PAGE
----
Cosmos and NASL challenge MLS and the structure of US soccer
With the lack of promotion and relegation between divisions, the basic structure of the US soccer pyramid is defined by arbitrary financial divisions created by the USSF. Many clubs see this difference as a chance to actually compete to be the best league/club in the US and not just the “2nd Division”.
To fully understand the framework as put forward by the Cosmos, essentially rejecting the idea of MLS as the division one soccer league, here’s how O’Brien described the decision not to pay $100 million in expansion fee to join MLS: “We took a very simple view. We were prepared to invest capital, and we have done, but I’d rather invest in our own business than a franchise fee for exactly the same recipe. I don’t hold myself out to be a genius, but that was our decision. We said let’s invest the capital in our own business, to build a great business on and off the field, rather than for the pleasure of playing in a particular league or another.”
READ THE ENTIRE ARTICLE ABOUT THE COSMOS HERE
With the divisions being only arbitrarily assigned levels and not based on merit the whole of the professional soccer pyramid in the US could easily be described as one MLS division, a second NASL division and another third USL-Pro division and it would be just as accurate as our current naming system.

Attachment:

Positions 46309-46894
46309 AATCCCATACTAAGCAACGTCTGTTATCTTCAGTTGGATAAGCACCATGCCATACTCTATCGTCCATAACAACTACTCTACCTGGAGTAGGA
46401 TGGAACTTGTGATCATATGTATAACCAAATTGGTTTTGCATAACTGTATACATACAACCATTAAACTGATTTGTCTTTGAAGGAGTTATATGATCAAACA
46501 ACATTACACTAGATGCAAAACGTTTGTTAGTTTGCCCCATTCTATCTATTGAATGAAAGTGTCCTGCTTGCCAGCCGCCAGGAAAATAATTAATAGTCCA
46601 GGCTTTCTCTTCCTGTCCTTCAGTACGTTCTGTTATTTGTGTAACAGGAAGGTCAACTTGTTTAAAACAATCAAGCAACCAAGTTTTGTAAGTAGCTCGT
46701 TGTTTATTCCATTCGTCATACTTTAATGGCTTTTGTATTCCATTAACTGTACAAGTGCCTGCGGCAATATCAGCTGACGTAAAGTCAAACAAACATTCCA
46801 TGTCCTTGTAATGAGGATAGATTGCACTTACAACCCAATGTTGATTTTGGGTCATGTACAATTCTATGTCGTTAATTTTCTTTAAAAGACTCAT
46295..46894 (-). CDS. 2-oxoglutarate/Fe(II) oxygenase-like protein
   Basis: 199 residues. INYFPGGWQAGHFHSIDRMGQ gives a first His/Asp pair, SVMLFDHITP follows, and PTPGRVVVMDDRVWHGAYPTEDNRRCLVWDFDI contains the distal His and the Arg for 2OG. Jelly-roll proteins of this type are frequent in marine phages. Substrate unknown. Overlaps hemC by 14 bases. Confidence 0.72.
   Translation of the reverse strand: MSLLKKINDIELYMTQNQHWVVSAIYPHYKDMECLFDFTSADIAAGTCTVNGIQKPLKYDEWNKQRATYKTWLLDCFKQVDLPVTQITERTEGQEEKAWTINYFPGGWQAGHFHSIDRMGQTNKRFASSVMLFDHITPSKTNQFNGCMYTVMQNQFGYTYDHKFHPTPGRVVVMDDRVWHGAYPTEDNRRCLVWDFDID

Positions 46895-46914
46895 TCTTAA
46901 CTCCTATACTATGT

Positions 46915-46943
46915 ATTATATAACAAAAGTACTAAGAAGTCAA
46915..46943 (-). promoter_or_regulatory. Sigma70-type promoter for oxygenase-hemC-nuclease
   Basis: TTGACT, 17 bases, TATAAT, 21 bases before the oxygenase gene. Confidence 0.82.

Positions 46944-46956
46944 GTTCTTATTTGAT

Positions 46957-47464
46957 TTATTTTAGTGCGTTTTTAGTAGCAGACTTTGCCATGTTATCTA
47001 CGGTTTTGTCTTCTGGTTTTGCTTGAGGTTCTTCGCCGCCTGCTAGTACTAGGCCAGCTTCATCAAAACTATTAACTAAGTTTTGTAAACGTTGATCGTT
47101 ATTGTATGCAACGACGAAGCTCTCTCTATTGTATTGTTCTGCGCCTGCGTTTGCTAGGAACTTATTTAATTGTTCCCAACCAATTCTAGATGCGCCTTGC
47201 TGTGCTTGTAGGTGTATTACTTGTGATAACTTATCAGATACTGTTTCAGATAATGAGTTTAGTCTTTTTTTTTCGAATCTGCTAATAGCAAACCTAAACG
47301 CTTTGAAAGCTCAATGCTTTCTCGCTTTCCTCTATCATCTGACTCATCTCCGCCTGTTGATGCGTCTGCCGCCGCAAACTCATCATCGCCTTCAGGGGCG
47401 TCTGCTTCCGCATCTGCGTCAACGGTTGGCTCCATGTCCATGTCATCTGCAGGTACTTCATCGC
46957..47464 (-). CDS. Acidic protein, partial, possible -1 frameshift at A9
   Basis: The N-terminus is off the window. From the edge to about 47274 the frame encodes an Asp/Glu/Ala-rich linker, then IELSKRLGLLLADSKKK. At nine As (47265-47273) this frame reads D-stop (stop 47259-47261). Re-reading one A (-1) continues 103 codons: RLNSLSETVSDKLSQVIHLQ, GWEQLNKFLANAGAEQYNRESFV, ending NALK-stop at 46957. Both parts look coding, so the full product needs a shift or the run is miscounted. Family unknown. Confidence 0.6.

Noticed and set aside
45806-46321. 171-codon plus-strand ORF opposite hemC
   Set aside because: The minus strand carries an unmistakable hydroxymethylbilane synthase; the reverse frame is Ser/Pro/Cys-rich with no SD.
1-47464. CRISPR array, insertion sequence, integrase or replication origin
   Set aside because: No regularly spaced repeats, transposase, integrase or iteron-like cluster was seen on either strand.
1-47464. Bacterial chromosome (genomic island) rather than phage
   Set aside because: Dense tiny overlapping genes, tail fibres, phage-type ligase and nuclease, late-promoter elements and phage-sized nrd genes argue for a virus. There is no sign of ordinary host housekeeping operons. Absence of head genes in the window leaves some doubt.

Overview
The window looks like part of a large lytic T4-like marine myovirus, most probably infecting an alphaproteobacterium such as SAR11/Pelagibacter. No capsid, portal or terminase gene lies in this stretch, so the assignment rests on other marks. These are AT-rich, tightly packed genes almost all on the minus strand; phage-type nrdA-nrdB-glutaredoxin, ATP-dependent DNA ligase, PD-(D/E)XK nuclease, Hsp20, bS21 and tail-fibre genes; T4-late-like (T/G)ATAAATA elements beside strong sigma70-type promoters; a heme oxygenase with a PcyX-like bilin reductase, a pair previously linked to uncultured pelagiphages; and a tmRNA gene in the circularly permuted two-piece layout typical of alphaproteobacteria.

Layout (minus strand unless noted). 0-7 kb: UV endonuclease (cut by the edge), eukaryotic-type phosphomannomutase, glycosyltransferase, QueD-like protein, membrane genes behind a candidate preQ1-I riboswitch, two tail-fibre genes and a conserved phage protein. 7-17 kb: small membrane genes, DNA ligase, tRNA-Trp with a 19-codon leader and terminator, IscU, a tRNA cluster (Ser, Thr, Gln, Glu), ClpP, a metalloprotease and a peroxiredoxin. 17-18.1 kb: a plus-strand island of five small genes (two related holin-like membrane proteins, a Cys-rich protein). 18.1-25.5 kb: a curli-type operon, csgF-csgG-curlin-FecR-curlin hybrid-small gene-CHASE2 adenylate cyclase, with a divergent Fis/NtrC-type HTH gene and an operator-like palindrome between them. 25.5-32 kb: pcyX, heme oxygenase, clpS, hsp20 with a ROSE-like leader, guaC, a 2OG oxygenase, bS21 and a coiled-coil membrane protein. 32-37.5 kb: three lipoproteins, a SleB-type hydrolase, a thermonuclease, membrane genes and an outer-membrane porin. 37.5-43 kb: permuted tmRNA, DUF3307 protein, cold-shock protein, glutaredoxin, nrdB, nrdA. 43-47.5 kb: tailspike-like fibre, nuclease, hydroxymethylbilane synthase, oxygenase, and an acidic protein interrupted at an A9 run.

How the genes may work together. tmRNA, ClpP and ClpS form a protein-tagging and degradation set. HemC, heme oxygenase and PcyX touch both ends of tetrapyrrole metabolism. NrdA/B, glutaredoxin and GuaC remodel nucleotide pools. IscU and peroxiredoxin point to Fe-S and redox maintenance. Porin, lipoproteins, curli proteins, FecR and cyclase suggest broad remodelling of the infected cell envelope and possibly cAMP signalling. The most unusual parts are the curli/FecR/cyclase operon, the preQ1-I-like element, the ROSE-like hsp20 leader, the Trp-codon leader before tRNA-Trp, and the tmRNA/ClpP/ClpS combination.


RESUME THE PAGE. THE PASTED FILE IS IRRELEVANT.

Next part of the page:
Thinking of this always brings me to several questions, two of which are…
If the NY Cosmos’s plan does work and they become the best club in the US and maybe even North America, will having its best club be in the “2nd Division” permanently be whats best for the sport in the country? What happens if another group (or several groups of) of investors steps up and create a super club in LA or Indianapolis or any other city trapping it in Division 2 and locking it out of international club competitions, is that good for American soccer?